# Type-Level Programming in Scala 3, Part 1: Comparing Types

This article will introduce you to type-level programming on Scala 3 — the capability to express computations on *types* instead of values, by making the compiler figure out some type relationships at compile time. By encoding some computational problem as a type restriction or as an enforcement of a type relationship, we can make the compiler “solve” our computation by searching, inferring or validating the proper use of types.

This will be a 2-part series, specifically focused on **Scala 3**. I also published an older type-level programming miniseries for Scala 2, which still works on Scala 3 as because implicits are still supported. In this version, we’re going to use

- givens
- generics
- type members (for the next article)

The final objective of this mini-series is to be able to *sort type-level lists at compile time*. For the sake of variety, in this series we’re going to do a *type-level quicksort* instead of a mergesort (which we did in the Scala 2 miniseries). In this article, we’ll take on the much smaller problem of properly comparing numbers (as types), at compile time.

## 1. Encoding Type-Level Numbers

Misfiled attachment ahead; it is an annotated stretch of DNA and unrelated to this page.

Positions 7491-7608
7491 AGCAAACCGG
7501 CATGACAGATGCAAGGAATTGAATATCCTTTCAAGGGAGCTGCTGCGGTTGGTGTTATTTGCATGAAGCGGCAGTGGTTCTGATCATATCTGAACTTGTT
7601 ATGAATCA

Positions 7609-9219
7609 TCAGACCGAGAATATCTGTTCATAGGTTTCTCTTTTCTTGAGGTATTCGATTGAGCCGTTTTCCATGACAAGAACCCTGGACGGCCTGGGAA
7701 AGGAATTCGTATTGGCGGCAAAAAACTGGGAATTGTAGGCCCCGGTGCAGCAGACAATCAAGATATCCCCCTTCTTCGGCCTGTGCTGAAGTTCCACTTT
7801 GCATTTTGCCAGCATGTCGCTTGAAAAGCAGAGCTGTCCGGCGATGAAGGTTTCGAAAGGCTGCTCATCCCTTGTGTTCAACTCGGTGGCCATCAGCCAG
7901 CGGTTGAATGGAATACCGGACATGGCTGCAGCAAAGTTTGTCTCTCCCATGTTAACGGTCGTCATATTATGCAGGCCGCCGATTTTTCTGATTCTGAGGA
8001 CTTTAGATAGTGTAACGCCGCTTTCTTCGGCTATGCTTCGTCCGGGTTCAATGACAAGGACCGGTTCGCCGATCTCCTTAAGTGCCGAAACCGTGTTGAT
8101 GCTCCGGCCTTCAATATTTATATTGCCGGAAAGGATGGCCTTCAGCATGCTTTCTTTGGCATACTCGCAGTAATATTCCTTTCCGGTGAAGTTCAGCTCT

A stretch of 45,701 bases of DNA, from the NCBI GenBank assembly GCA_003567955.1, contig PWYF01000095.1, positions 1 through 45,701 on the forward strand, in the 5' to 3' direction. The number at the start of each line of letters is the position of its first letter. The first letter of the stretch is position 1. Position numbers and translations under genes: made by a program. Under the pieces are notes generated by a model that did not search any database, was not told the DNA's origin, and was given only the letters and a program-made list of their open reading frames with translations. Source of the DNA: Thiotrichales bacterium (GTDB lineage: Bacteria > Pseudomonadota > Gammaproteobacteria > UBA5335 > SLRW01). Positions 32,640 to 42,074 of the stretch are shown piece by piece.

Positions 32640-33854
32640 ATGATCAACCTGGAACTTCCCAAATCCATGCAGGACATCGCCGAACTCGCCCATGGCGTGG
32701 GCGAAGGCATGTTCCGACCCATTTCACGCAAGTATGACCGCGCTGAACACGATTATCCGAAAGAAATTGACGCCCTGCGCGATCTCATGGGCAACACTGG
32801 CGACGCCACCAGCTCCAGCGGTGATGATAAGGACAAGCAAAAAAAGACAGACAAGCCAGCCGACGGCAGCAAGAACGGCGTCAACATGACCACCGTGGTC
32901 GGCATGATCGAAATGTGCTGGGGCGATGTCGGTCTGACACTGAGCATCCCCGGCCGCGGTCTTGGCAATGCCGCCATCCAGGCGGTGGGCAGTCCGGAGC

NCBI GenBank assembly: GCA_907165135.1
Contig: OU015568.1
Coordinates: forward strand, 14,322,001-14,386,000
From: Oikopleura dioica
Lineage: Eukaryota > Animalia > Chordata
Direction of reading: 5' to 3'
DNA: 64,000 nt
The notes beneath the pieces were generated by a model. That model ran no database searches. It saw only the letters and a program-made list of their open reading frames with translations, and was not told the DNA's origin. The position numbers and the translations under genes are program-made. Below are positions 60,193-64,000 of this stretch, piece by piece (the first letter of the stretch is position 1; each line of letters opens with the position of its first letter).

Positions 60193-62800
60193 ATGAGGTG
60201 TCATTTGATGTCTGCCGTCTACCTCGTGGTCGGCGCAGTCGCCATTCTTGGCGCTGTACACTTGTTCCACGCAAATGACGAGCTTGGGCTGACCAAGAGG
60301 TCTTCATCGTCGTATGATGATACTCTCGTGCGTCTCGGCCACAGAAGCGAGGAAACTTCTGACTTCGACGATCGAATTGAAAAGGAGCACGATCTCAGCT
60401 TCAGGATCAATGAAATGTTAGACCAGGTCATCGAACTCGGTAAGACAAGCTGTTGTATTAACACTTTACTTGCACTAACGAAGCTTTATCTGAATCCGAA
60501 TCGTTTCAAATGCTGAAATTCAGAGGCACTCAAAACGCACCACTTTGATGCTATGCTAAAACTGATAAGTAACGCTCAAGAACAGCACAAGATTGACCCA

The natural numbers set consists of all the numbers from 0 to infinity, counted one by one. One way of thinking about the naturals set is to imagine all the numbers extending forever. An alternative way — which is also much more useful for us — is to define these numbers in terms of their *relationship* to each other. This is called the Peano representation of numbers.

```
trait Nat
class _0 extends Nat
class Succ[A <: Nat] extends Nat
```

The lines above fully represent the entire set of natural numbers: the number zero, and the succession relationship between any two numbers. By these two rules alone, we can obtain any number in the naturals set. For example, the number 127 is `Succ[Succ[Succ[...[_0]]]]`

, where `Succ`

occurs 127 times. For the following examples, we should add a few type aliases:

```
type _1 = Succ[_0]